Women would be most at risk under Taliban rule. When the group controlled Afghanistan from 1996 to 2001, it banned women from taking most jobs or receiving educations and practically made them prisoners in their own homes."

Biden administration officials might be thinking to paraphrase Lyndon Johnson's statement from 53 years ago, referring to Walter Cronkite: "If we've lost the NY Times, then we've lost America."

The interesting thing about the NY Times article is that it seems to reject the delusional Biden administration claim that the Afghan democracy will continue. The article simply assumes that the Taliban will take over, and will impose the same dictatorial government they had in 2001, when they sponsored Osama bin Laden's attack on America.

Analysts who favor continuing to leave a small number (3,500) of American troops in Afghanistan point out that these can prevent a resurgence of al-Qaeda and ISIS, and can also provide a listening post and forward military base to counter Chinese military activity in Central Asia. On the other hand, once America closes its bases in landlocked Afghanistan, they can never be reopened.

Generational Dynamics analysis of the war in Afghanistan

I began writing about the impossibility of winning in Afghanistan shortly after President Obama announced his plan to "surge" troops into Afghanistan.

President Bush had used a successful "surge" counter-insurgency strategy in Iraq in 2007, with the result that al-Qaeda was driven out of Iraq, and the objectives were met. But al-Qaeda in Iraq were mostly not Iraqis. They were jihadists that al-Qaeda leader Abu Musab al-Zarqawi had imported from Jordan and Saudi Arabia. The Iraqis themselves, even the Sunnis, mostly hated al-Qaeda, as I described in a lengthy analysis, "Iraqi Sunnis are turning against al-Qaeda in Iraq".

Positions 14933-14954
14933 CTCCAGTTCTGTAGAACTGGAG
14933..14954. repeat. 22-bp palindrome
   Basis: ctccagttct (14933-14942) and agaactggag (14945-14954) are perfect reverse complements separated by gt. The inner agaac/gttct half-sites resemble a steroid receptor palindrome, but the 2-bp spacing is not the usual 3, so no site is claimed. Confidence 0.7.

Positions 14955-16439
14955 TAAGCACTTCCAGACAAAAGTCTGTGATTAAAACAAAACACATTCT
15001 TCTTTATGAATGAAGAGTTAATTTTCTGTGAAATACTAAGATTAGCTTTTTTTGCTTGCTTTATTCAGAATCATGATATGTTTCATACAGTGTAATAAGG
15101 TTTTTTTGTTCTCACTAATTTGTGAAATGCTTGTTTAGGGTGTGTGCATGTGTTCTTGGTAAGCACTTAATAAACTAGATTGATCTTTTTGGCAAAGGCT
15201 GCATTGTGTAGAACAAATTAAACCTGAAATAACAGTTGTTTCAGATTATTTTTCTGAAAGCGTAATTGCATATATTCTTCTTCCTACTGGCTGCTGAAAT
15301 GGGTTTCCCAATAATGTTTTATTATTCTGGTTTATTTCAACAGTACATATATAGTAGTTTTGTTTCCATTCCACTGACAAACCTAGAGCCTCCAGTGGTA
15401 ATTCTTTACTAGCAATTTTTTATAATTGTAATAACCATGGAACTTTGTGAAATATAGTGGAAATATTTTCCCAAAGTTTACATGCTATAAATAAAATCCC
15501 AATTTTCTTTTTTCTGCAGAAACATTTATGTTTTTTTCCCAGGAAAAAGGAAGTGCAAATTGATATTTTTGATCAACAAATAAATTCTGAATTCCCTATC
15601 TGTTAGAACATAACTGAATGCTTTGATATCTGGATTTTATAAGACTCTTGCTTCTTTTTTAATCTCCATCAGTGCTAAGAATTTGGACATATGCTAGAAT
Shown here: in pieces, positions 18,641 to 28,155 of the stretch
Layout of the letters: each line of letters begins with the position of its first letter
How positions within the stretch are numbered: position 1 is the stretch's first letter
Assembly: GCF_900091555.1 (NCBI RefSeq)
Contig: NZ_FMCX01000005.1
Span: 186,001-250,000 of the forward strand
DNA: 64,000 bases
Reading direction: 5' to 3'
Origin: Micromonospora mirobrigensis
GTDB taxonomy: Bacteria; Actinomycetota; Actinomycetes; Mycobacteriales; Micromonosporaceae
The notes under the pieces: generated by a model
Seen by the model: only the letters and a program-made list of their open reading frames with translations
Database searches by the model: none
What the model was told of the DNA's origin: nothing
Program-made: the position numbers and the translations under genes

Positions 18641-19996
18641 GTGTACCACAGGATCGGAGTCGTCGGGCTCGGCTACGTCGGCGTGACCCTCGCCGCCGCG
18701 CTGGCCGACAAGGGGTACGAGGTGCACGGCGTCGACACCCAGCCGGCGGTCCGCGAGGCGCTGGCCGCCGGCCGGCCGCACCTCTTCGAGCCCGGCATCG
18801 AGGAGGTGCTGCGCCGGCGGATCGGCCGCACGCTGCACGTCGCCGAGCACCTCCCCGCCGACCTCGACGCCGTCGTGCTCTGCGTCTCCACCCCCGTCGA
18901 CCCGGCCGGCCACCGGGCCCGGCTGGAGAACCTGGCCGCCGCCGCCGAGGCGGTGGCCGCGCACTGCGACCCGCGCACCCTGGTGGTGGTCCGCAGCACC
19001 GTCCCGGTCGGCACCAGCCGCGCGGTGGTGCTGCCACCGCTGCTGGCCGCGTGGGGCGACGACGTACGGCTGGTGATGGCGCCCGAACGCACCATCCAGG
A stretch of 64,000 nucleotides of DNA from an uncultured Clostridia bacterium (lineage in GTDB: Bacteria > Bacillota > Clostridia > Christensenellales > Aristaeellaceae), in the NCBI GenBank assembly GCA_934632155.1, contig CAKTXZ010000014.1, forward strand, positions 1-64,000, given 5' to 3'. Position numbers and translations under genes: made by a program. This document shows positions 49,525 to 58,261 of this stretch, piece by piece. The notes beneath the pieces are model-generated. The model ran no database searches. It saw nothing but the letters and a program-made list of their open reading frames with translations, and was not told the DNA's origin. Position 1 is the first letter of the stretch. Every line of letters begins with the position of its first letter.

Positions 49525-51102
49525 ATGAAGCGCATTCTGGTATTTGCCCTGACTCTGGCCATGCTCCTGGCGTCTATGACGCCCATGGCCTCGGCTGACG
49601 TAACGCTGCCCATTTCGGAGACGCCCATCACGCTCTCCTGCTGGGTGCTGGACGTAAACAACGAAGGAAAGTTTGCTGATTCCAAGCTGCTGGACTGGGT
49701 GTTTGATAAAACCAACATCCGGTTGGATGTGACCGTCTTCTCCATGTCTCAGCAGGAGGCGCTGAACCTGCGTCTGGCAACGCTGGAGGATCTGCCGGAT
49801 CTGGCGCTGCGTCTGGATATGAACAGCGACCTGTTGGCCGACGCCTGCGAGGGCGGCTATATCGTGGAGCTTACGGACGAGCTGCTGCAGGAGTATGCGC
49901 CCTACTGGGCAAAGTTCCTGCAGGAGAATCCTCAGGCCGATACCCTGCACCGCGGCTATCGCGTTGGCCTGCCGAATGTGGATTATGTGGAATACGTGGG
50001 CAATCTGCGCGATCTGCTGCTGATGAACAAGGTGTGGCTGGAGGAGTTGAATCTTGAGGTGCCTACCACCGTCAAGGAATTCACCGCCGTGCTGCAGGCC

But the Taliban could not be defeated in a similar way in Afghanistan, because the Taliban are radicalized ethnic Pashtuns, and most of the population of Afghanistan are Pashtuns.

In an article earlier this year, I was able to extend this original analysis, based on research that I had done for my book, "Vietnam, Buddhism and the Vietnam War." In that book, I compared the counter-insurgency strategies used by British in the Boer War (1899-1902) and the Malay Emergency (1948-55), and how they contrasted to similar counter-insurgency strategies used by the Americans in Vietnam, Iraq and Afghanistan. (See "18-Jan-21 World View -- Chaos grows in Afghanistan as American troops leave in hope of delusional peace plan")

But the extended analysis is based on the same reasoning: In Iraq, the civilians and jihadists looked different and spoke differently. In Afghanistan, the civilians and jihadists are the same Pashtun people.

Let's face it, most politicians and journalists are ignorant and dumb. They have no knowledge of Afghanistan's last generational crisis war, an extremely bloody, horrific civil war, in 1991-96, that defines Afghan society today. The war was a civil war, fought between the Pashtuns in southern Afghanistan versus the Northern Alliance of Tajiks, Hazaras and Uzbeks in northern Afghanistan. The Taliban are radicalized Pashtuns, and when they need to import foreign fighters, then can import their cousins from the Pashtun tribes in Pakistan.

Indeed, it's much worse than that. The ethnic groups in Afghanistan are COMPLETELY NON-UNITED and loathe each other. Pashtuns still have scores to settle with the Tajiks, Hazaras and Uzbeks that formed the Northern Alliance, especially the Shias. These opposing groups have fresh memories of the atrocities, torture, rape, beatings, dismemberments, mutilations, and so forth that the other side performed on their friends, wives and other family members, and they have no desire to be friends or to work together. They'd rather kill each other.

So what is Biden going to do? If he goes ahead with the withdrawal, then it's 100% certain that Afghanistan will collapse into chaos, and it's likely that the Taliban will take control of the government, and everything that America's sacrifices brought to Afghanistan -- democracy, women's rights, relative peace -- will be lost within a few months.


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(Comments: For reader comments, questions and discussion, see the Generational Dynamics World View News thread of the Generational Dynamics forum. Comments may be posted anonymously.) (15-Apr-2021) Permanent Link